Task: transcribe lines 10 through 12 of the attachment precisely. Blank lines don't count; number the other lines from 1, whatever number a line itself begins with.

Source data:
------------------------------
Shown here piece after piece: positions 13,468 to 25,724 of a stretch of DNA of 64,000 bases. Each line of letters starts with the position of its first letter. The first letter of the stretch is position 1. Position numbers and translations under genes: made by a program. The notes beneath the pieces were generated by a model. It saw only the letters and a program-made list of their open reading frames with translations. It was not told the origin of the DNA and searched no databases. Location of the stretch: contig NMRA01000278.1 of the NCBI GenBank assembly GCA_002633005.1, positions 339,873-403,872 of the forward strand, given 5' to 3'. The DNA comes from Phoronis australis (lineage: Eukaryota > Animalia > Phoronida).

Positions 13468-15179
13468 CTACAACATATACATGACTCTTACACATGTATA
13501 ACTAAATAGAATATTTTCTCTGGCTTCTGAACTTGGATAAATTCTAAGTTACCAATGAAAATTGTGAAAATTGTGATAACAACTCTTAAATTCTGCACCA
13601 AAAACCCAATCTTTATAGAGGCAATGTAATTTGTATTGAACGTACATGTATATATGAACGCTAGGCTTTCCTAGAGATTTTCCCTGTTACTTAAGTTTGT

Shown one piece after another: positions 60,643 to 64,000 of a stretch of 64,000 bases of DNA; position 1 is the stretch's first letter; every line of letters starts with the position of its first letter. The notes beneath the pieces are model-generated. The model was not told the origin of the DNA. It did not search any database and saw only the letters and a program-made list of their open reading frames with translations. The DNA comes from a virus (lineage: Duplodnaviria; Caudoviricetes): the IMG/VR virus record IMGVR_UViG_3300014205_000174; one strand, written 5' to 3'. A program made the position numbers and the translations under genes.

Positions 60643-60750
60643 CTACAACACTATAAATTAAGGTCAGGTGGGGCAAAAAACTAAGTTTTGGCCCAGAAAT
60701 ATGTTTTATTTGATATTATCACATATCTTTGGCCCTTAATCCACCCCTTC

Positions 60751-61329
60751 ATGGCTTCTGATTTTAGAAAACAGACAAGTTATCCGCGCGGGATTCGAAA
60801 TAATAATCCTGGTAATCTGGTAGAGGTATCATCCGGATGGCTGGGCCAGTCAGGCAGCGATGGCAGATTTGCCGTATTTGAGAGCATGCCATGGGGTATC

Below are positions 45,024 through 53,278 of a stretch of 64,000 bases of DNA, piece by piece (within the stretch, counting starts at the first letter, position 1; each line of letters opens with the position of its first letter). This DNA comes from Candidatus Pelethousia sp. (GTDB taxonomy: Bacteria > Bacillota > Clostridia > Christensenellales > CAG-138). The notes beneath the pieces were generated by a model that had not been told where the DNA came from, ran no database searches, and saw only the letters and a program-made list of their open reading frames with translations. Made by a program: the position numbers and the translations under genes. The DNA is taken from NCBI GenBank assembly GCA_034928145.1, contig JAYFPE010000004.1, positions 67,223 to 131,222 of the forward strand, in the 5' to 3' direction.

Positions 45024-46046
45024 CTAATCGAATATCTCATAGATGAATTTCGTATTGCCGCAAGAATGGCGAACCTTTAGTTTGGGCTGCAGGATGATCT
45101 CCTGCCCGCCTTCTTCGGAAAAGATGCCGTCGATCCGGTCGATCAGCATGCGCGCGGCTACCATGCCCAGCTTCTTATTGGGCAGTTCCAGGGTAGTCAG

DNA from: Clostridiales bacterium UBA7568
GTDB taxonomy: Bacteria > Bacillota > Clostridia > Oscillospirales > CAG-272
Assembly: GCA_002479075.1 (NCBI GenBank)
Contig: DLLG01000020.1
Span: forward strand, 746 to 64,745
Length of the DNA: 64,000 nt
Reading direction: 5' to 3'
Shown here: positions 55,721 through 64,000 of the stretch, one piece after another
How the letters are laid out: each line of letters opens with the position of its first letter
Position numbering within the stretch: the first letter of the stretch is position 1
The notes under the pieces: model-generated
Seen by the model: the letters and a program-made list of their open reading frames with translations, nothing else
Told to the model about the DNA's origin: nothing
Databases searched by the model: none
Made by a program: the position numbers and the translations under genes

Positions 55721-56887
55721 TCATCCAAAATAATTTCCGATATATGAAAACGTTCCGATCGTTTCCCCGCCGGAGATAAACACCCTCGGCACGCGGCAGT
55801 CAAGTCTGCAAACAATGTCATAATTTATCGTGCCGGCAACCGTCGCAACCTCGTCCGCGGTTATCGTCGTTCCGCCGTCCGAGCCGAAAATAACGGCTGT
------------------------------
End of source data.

Positions 60751-61329
60751 ATGGCTTCTGATTTTAGAAAACAGACAAGTTATCCGCGCGGGATTCGAAA
60801 TAATAATCCTGGTAATCTGGTAGAGGTATCATCCGGATGGCTGGGCCAGTCAGGCAGCGATGGCAGATTTGCCGTATTTGAGAGCATGCCATGGGGTATC